Top equipment purchasing trends predicted for 2016

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Updated Jan 14, 2016

The Equipment Leasing and Financing Association (ELFA) has released its Top 10 Equipment Acquisition Trends for 2016, and several appear to be locks to impact the heavy-duty aftermarket.

ELFA says U.S. businesses, nonprofits and government agencies are expected to “spend over $1.6 trillion in capital goods or fixed business investment (including software) this year, financing a majority of those assets, these trends impact a significant portion of the U.S. economy. Businesses will find opportunities for equipment investment as solid market conditions and an improving U.S. economy prevail over global headwinds and potential policy changes.”

ELFA lists its top 10 trends as follows:

  • U.S. investment in equipment and software will hit a new high, but moderate in growth as businesses hold back on spending.
  • End of zero interest rate policy will spur other businesses, particularly small businesses, to invest before rates go higher.
  • The growth of equipment acquired through financing will increase solidly, but more slowly.
  • Businesses will begin preparing for new lease accounting rules.
  • China’s economic woes will be a global concern.
  • Equipment investment will vary widely by industry vertical.
  • Customer demand for greater flexibility and convenience will increase the use of non-standard financing agreements.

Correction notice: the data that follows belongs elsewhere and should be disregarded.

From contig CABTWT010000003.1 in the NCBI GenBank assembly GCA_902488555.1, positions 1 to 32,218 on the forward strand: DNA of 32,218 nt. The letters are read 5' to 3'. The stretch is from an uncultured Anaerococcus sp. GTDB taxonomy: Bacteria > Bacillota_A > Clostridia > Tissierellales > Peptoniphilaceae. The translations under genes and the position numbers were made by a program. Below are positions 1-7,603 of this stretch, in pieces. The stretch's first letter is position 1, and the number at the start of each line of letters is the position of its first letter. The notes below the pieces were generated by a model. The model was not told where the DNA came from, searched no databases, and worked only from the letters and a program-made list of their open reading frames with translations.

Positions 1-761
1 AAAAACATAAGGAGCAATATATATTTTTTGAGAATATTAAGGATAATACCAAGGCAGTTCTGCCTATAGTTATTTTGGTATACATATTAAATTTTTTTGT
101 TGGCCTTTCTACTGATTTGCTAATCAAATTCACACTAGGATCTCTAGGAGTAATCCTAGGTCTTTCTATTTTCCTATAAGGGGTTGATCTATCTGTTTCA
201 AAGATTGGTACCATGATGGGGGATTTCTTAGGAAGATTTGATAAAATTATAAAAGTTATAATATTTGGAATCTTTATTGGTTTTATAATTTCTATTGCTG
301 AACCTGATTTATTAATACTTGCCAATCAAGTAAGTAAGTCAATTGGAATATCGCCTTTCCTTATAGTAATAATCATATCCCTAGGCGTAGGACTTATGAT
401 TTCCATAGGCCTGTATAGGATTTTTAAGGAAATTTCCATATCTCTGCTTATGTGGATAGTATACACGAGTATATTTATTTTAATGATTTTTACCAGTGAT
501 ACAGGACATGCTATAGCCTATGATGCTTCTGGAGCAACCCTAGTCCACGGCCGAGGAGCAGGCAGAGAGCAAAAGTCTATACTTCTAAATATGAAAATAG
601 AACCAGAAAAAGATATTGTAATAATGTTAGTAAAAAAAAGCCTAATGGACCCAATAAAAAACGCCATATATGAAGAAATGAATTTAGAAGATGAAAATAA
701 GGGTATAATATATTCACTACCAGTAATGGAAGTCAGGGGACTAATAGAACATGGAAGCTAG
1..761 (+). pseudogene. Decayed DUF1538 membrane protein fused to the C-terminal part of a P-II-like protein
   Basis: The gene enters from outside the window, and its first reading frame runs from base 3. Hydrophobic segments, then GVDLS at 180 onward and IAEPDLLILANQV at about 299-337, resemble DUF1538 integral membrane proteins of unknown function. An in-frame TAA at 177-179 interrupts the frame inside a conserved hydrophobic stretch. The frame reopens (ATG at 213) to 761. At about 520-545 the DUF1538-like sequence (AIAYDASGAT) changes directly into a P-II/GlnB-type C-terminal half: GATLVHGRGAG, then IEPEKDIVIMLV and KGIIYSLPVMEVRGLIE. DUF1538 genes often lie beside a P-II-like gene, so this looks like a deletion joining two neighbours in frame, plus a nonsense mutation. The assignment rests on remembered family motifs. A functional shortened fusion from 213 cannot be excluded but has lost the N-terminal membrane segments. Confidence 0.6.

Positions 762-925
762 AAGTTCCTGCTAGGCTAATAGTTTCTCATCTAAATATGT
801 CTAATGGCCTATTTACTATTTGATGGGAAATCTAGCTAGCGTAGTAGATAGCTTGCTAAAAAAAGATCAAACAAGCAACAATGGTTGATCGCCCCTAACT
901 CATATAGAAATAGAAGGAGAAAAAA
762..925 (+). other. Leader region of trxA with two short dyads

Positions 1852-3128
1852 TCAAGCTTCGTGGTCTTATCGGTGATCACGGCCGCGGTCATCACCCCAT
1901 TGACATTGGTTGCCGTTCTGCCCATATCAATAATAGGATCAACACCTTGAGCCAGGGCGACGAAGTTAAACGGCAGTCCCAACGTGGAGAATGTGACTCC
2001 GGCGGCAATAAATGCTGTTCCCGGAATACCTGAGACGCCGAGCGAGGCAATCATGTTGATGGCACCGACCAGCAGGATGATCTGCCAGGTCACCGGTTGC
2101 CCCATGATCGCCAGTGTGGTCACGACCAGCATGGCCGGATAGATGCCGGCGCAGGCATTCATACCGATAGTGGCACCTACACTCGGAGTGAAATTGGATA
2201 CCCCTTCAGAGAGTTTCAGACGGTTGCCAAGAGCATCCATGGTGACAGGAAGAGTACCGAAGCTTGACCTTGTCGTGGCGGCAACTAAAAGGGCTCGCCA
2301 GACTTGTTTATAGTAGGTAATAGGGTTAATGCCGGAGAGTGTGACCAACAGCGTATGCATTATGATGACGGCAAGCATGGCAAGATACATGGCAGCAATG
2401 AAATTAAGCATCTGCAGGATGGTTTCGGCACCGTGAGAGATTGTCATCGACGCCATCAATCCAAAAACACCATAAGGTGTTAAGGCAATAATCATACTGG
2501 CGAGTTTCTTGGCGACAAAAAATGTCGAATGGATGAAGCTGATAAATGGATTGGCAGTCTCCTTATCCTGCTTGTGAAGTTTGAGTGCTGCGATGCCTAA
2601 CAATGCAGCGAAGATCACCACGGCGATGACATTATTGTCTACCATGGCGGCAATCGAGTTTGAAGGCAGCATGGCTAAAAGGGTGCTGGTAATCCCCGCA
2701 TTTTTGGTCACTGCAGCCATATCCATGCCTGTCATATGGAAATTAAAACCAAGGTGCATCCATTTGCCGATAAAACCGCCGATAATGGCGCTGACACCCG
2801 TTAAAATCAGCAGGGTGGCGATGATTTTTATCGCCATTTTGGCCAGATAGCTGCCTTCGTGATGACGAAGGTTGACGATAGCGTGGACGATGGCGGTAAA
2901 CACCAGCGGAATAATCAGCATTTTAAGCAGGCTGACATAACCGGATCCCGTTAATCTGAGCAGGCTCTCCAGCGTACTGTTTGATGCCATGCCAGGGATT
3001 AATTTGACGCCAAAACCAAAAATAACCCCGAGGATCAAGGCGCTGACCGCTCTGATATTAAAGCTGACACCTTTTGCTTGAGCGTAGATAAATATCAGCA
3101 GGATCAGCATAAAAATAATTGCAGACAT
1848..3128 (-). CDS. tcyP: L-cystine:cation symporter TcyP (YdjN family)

• Low oil prices will continue to impede energy investment.
  • Eyes will be on 2016 presidential election for potential policy shifts.
  • Looming “wild cards” could influence business investment decisions.

Knowing what we know about this industry I’d say the first two trends will almost certainty have an impact. Adoption of high-tech equipment and software grows exponentially in the aftermarket each year, and if interest rates are nearing a spike, now is a great to make investments in your business before the economic climate shifts.

China’s woes could impact the aftermarket as well if its struggles limit the amount of raw materials North American suppliers can purchase from the People’s Republic. And if other nations are be forced to pick up the production slack, its safe to assume their increased output will also be joined by increased prices.

Low oil prices should continue impacting our industry as well. New truck orders took a hit in 2015, and if oil prices stay low more fleets and owner-operators could continue to retain their current power units — there will be minimal incentive to upgrade for fuel economy benefits — extending the national fleet and pushing more trucks out of warranty and into the aftermarket.

Then there’s No. 9. I don’t have to tell you that the election could make an impact.

What do you think? Which of these is most likely to impact your business, and/or the aftermarket as a whole?

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